(MENAFN - Qatar News Agency) The Japanese Ministry of Economy, Trade and Industry said Thursday that its industrial output rose a seasonally adjusted 2.5% in December from November, in a sign the world's third-largest economy may be stabilizing thanks to stronger global demand and government spending.
The government of Prime Minister Shinzo Abe is already claiming progress in breaking the deflationary slump that has weighed on Japan's growth for years. Share prices are approaching three-year highs and many companies have reported improved profits thanks to a weakening of the Japanese yen against other major currencies.
Since Abe took office on Dec. 26, his administration has pushed ahead with a 20 trillion yen (220 billion) stimulus package, a hefty proposed budget for the coming fiscal year and a commitment by the central bank to unlimited monetary easing to help spur growth.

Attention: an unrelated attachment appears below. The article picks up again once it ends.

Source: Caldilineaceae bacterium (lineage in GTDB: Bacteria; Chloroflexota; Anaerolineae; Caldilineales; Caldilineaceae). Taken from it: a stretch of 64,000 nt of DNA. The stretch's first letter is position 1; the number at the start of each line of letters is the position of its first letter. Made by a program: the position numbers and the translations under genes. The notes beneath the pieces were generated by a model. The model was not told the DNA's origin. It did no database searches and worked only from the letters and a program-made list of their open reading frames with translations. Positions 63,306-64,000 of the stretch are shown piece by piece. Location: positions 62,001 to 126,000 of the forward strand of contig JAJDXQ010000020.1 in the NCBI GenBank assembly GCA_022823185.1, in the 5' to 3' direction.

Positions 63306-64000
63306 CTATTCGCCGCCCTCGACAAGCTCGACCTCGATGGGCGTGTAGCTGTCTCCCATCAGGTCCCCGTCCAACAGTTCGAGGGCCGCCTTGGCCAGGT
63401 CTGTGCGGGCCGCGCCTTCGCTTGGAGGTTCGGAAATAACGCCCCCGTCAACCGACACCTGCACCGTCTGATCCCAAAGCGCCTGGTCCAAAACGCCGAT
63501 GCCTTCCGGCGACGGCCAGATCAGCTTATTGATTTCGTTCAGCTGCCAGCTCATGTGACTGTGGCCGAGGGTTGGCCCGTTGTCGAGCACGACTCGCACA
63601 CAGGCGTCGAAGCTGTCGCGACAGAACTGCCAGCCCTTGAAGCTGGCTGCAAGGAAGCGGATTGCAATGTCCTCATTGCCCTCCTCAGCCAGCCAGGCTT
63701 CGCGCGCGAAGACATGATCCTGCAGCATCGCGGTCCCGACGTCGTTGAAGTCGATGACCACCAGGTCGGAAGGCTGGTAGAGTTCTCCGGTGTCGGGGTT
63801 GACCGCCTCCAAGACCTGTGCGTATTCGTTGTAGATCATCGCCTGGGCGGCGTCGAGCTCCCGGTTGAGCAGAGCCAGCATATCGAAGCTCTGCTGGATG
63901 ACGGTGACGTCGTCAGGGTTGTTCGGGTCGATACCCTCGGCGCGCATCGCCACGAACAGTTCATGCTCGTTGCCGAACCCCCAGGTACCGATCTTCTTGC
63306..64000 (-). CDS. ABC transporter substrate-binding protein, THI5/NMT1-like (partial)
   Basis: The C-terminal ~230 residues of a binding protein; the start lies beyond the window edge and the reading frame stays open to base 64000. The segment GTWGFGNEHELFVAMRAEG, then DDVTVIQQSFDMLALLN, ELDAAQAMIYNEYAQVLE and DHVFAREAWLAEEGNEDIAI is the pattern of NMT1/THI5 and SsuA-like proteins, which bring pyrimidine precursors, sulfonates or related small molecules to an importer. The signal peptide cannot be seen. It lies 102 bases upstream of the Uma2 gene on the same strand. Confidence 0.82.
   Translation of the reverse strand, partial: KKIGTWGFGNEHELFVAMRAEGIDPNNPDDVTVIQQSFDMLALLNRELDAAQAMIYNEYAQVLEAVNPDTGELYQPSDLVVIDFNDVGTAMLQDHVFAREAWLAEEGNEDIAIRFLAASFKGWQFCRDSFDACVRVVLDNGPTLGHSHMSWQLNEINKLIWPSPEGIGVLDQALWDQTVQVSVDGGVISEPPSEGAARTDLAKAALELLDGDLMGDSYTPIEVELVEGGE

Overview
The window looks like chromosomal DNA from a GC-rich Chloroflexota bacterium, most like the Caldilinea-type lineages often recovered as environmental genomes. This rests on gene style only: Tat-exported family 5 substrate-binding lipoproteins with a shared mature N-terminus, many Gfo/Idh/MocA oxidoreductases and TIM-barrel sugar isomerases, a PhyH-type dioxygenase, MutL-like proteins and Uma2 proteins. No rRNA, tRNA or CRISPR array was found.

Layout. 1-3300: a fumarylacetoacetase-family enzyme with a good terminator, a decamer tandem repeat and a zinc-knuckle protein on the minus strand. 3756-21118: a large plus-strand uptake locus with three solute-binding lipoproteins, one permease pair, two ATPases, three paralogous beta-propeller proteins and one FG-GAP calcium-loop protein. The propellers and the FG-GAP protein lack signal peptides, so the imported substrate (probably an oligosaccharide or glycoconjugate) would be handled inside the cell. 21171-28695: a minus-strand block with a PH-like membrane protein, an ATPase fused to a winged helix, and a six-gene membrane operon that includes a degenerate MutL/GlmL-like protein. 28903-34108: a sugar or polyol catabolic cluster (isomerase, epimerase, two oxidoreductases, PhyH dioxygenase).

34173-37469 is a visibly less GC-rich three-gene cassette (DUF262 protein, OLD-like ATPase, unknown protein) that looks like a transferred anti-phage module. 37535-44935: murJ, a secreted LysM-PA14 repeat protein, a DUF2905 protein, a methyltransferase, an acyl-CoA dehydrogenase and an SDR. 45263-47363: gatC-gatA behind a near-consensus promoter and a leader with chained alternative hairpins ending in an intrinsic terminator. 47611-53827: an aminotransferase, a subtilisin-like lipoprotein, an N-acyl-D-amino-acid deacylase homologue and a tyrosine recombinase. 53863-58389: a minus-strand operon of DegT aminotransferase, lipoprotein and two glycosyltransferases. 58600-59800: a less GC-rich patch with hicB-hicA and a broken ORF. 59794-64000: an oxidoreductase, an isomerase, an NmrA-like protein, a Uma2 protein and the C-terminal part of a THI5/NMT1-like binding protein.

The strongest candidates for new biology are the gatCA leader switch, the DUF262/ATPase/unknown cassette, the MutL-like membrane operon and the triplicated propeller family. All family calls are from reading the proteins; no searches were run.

"I intend to have a deep discussion of the plans and seek public understanding to ensure transparency," Abe said during the televised legislative exchange . All that spending is meant to break the cycle of falling prices that is thought to be hindering business investment and hobbling growth.
"Generating enough demand to create a sustained recovery has been an uphill battle for policymakers," Moody's said in a commentary Thursday citing barriers to growth such as Japan's shrinking workforce and high savings rate. "Together, these moves could kick-start a recovery, assuming that stronger growth in Asia helps revive Japan's exports as well," it said.
The ministry, which based the data on a survey of 33,000 companies, attributed the drop to the rising use of part-time or temporary workers, who accounted for nearly 29% of all workers in 2012. December's increase in industrial output compared with a month-on-month drop of 1.4% in November.
Most analysts had forecast an improvement of more than 4% in December. METI said inventories fell 1.1% from the month before while shipments rose 4.4%.